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It’s that time of year when sporting heroes come to the fore again. Lewis Hamilton continues his dominance of Formula One, Rafa Nadal wins his 12th French Open title – aged just 33!! – and England’s Women’s Football team leads its groups in the initial stages of the World Cup… I could go on.

Along with music, sport serves a vital role of bringing all sorts of disparate people together in a common cause – something we need now more than ever – and it is not always the obvious candidates who become heroes. Look at how the Mexican underdog Andy Ruiz Junior, trolled for appearing overweight and flabby, took out Anthony Joshua in the boxing ring at the beginning of the month.

Sport is not just about achievement and titles; above all, it is about character. That’s why Babe Ruth’s baseball jersey sold for $5.6 million at auction on June 15, to become the most expensive piece of sports memorabilia in history, breaking the previous record, which was also for a Ruth jersey.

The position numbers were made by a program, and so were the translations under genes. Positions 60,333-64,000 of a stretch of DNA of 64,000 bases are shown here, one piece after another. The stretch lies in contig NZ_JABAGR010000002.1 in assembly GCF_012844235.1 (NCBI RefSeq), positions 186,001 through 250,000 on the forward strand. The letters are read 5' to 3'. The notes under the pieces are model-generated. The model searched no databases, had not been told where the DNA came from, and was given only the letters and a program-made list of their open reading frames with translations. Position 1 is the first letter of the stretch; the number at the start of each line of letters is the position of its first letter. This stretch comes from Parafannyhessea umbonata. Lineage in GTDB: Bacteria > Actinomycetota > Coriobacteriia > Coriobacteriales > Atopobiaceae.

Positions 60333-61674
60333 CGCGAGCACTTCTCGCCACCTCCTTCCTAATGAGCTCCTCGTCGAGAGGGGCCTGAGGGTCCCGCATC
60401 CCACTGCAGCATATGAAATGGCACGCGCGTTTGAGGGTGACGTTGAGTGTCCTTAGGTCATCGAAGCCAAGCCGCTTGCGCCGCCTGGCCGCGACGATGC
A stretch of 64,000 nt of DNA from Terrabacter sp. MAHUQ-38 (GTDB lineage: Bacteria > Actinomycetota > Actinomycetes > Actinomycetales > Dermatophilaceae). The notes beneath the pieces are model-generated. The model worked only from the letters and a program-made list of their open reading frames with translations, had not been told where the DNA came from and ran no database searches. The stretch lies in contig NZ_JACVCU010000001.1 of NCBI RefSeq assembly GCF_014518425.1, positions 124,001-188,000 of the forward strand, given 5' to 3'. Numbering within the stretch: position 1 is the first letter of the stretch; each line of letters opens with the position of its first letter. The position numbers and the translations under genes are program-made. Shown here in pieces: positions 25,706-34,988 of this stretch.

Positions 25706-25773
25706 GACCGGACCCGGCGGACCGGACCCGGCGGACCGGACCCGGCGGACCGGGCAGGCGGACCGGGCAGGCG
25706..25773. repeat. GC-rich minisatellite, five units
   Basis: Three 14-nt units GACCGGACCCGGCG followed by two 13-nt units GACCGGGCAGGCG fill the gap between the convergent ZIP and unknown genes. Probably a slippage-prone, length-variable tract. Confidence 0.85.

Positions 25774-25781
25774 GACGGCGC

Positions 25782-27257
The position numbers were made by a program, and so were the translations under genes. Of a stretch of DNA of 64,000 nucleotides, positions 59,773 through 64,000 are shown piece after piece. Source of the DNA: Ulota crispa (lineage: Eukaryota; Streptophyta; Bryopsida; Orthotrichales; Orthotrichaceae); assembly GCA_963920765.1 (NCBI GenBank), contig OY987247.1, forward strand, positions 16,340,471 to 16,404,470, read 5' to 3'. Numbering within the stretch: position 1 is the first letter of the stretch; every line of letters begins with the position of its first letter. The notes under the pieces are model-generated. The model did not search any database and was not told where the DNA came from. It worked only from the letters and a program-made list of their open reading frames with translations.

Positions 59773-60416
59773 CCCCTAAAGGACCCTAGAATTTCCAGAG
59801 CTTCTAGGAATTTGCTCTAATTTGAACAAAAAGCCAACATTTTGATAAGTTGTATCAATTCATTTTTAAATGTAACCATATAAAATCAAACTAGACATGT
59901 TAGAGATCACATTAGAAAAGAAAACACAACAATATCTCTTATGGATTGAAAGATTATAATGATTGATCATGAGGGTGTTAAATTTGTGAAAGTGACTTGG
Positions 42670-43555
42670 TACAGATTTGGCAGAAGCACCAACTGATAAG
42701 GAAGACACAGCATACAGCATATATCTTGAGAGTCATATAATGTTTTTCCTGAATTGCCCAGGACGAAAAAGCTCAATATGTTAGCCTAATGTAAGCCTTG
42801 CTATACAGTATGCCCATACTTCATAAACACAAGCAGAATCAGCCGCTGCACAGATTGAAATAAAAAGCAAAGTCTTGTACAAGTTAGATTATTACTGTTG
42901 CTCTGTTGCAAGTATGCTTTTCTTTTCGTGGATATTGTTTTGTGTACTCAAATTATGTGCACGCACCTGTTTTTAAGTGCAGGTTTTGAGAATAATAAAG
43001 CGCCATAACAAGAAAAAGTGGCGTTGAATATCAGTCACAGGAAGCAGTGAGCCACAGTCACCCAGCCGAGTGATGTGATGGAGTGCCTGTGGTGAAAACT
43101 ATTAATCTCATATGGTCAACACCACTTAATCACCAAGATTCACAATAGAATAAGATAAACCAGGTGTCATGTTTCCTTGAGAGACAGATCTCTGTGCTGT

Known to have survived largely on hot dogs and beer, Ruth was a big man but, along with his penchant for cigars, he could not have been in the best shape and, indeed, he died of cancer aged 53. This didn’t stop him from recording 714 home runs across 22 seasons, winning seven World Series.

The greatest slugger of them all remains a hero, transcending his sport to enter America’s national conscience as a cultural icon.